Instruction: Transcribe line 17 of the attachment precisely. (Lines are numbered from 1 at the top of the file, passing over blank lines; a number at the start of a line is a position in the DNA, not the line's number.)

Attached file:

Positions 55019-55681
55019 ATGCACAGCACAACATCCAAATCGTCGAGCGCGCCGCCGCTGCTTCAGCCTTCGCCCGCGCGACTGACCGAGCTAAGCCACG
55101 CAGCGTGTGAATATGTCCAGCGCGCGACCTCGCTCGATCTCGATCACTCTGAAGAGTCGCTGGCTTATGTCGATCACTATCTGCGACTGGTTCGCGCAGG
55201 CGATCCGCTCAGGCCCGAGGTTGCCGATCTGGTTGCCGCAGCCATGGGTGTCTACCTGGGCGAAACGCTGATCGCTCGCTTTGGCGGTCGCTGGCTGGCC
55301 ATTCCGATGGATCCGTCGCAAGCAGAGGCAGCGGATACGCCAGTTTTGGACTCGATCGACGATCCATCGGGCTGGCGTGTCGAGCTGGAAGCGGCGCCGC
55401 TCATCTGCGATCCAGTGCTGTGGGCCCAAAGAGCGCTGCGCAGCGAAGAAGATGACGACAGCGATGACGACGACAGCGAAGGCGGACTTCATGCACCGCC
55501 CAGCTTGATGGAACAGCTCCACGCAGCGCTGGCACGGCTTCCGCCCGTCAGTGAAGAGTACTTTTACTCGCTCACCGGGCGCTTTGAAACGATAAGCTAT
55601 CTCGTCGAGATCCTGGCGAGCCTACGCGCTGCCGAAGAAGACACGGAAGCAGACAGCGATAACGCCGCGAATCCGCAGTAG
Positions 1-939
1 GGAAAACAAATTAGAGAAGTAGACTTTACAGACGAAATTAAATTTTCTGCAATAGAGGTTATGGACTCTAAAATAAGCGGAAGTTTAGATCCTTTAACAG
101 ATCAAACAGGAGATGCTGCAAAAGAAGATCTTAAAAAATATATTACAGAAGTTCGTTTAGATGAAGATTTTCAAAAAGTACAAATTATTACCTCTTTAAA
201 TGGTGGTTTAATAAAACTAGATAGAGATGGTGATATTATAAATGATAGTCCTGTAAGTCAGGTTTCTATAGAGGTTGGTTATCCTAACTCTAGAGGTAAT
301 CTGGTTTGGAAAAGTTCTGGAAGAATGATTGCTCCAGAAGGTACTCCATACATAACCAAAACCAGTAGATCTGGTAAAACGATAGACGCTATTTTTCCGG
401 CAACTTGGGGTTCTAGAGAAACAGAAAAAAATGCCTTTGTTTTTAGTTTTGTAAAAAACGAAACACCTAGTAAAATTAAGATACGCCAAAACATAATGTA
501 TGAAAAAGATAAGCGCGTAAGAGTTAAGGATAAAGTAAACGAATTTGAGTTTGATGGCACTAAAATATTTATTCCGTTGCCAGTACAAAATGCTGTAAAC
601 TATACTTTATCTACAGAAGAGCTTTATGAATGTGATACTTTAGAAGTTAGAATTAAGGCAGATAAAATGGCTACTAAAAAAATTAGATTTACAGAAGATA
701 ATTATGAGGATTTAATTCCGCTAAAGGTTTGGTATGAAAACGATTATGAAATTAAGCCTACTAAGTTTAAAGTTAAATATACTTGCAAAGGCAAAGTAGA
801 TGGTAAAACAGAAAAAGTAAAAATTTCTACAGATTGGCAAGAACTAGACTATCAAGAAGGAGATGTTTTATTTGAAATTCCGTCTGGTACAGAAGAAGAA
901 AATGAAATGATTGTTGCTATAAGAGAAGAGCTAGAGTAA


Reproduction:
701 ATTATGAGGATTTAATTCCGCTAAAGGTTTGGTATGAAAACGATTATGAAATTAAGCCTACTAAGTTTAAAGTTAAATATACTTGCAAAGGCAAAGTAGA